They meet almost every Monday night in the Sycamore Room in Government Buildings. The three leaders of the coalition parties. It is the physical space that probably most resembles what the Taoiseach has figuratively termed the "engine room" of Government.
It is here that the varying threads of advice, party positions and political instincts are woven into a coherent shape ahead of the Cabinet meeting which typically takes place the following morning.
It has been a year-and-a-half since these meetings began and the edges evident in the early days seem less jagged now. The Tánaiste's barbed exchanges with the Fianna Fáil leader between 2017 to 2019 have been supplanted by diplomatic language.
That is the way the political world goes around when parties join forces to form a government. There is a proscribed political etiquette that must be observed most of the time to allow the administration to function.
However, Leo Varadkar's description earlier this month of Micheál Martin as "one of the fairest people I have ever worked with," suggested a deepening of the professional relationships that underpin the Government.
It's not all harmony though.
There was plenty of discomfort as the three Government parties had to fend off a no-confidence motion in the Foreign Affairs Minister after that botched appointment of Katherine Zappone to a UN role. It all led some in Fine Gael to ponder about the direction the party was travelling.
So all-encompassing were these thoughts that they even extended to the type of places the party should eat and drink in the aftermath of the publication of Katherine Zappone's text to the Tánaiste from the Piglet wine bar in Dublin.
"We've had enough of the Piglet. It's time for Supermacs," quipped one minister.
More fundamentally though it cost the coalition that most precious of political commodities - a Dáil vote - as it precipitated Marc MacSharry's departure from Fianna Fáil.
This coupled with the resignation of Eoghan Murphy from the Dáil in April, for altogether more philosophical reasons, means the Government ends the year with its majority shaved to 82. The combined opposition strength now stands at 77 Dáil votes.
The failure of Fine Gael to retain Eoghan Murphy's seat coupled with the abysmal Fianna Fáil showing in the Dublin Bay South by-election suggests the voting public is not exactly queuing up to offer the coalition its imprimatur.
All the while house prices and rents continue to rise as home ownership remains elusive for a growing section of the population. Despite the Government's ambitious Housing for All strategy, the crisis now seems bone-deep in the political system. It seems quite probable that progress or failure in this area will be the measure by which this Government is ultimately judged by voters.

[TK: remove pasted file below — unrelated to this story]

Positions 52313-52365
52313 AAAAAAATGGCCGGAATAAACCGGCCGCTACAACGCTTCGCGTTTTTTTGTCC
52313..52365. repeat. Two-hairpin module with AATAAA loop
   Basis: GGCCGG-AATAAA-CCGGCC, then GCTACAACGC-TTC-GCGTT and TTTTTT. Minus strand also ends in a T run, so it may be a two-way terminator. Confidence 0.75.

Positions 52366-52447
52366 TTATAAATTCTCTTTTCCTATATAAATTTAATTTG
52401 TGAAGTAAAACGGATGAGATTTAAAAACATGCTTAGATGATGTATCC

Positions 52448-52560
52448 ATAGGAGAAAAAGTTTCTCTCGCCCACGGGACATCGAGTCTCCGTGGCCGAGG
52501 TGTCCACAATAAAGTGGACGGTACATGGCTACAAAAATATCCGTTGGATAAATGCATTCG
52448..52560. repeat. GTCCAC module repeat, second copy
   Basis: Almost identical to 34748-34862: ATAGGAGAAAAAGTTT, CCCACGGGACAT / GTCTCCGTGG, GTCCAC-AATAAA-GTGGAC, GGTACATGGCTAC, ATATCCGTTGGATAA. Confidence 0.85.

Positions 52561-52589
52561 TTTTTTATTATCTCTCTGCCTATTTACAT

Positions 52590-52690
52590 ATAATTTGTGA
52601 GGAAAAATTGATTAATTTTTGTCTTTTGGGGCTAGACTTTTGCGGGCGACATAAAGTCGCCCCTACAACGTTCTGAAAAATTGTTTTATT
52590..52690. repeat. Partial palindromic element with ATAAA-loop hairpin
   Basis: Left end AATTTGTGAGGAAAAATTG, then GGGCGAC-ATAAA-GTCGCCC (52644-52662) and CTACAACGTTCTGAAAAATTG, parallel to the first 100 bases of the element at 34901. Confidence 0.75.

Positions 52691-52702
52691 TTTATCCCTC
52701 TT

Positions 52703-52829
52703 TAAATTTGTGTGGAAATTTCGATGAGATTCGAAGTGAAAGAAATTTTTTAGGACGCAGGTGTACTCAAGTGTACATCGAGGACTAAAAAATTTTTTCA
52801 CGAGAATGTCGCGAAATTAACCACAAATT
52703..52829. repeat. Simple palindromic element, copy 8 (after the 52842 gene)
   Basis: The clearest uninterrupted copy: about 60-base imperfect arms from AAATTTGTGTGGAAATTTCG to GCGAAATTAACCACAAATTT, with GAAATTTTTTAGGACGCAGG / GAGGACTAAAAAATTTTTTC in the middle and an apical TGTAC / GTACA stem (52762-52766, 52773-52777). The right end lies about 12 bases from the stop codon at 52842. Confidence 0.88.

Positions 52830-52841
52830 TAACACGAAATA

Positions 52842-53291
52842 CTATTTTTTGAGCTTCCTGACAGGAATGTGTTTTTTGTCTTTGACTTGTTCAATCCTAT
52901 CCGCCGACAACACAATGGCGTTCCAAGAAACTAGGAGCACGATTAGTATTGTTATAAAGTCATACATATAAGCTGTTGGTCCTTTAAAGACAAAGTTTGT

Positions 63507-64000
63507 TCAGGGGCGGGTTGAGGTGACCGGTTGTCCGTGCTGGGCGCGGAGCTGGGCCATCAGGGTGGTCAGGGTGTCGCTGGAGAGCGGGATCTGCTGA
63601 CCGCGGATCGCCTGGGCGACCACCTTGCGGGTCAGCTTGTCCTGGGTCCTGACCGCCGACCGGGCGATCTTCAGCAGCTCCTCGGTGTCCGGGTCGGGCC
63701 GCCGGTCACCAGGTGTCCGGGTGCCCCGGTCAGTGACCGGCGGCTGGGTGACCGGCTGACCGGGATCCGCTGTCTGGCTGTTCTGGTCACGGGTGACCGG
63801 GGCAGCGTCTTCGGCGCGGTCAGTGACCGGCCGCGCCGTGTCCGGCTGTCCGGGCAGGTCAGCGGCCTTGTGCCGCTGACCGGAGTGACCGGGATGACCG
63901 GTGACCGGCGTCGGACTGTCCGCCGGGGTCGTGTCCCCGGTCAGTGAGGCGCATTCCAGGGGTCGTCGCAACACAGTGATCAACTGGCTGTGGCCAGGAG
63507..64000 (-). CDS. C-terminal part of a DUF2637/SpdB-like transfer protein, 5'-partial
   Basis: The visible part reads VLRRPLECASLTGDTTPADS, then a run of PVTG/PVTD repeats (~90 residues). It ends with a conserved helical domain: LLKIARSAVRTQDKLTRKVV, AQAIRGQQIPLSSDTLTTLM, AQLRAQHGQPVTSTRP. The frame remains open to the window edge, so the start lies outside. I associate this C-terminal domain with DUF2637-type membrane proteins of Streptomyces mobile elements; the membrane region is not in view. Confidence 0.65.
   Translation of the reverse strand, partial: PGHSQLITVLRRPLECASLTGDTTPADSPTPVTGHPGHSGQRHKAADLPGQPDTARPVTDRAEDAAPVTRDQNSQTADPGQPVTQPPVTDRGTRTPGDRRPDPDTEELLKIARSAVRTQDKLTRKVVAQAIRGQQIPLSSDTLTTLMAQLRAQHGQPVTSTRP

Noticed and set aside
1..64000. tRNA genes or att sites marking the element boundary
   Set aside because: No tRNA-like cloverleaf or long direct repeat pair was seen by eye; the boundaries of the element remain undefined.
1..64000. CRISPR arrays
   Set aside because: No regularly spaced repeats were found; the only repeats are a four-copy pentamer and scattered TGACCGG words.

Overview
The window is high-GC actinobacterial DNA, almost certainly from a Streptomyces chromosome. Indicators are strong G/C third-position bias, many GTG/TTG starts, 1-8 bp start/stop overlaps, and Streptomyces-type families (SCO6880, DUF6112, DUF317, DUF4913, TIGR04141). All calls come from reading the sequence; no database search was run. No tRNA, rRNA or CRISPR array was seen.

Then there is the schism that exists between the Green Party and the two other Government parties when it comes to road projects. This potentially destructive conflict typified by An Bord Pleanála's recent decision to approve the Galway City Ring Road.
Fianna Fáil and Fine Gael representatives in the region were effusive in welcoming the approval, while Green TD Brian Leddin stated that building the road would be an act of vandalism against current and future generations.
But in the short term, it is the pandemic that will define the period ahead. Judgement here is, just like Covid-19, subject to constant change.
The scale of the challenge and the competing voices seeking to influence Government decisions can be glimpsed through the large volume of correspondence sent to the Taoiseach on the topic. Letters and emails forwarded to Micheál Martin in the run-up to the easing of almost all restrictions in late October reveal people's worries, hopes and contrasting opinions.
In the days before that decision was taken, there were many opposing views expressed to the Taoiseach.
I need to hug my friends again
One writer stated: "With every fiber of my being I entreat of you to stop the 22nd deadline for abandoning current restrictions. Covid figures are atrocious, so lifting restrictions would be total lunacy."
Others feared a repeat of what happened during Christmas 2020, saying: "We lost a lot of dear friends, and we have a number that are still suffering the consequences of that dreadful outbreak. Please do not let this happen again. Be cautious."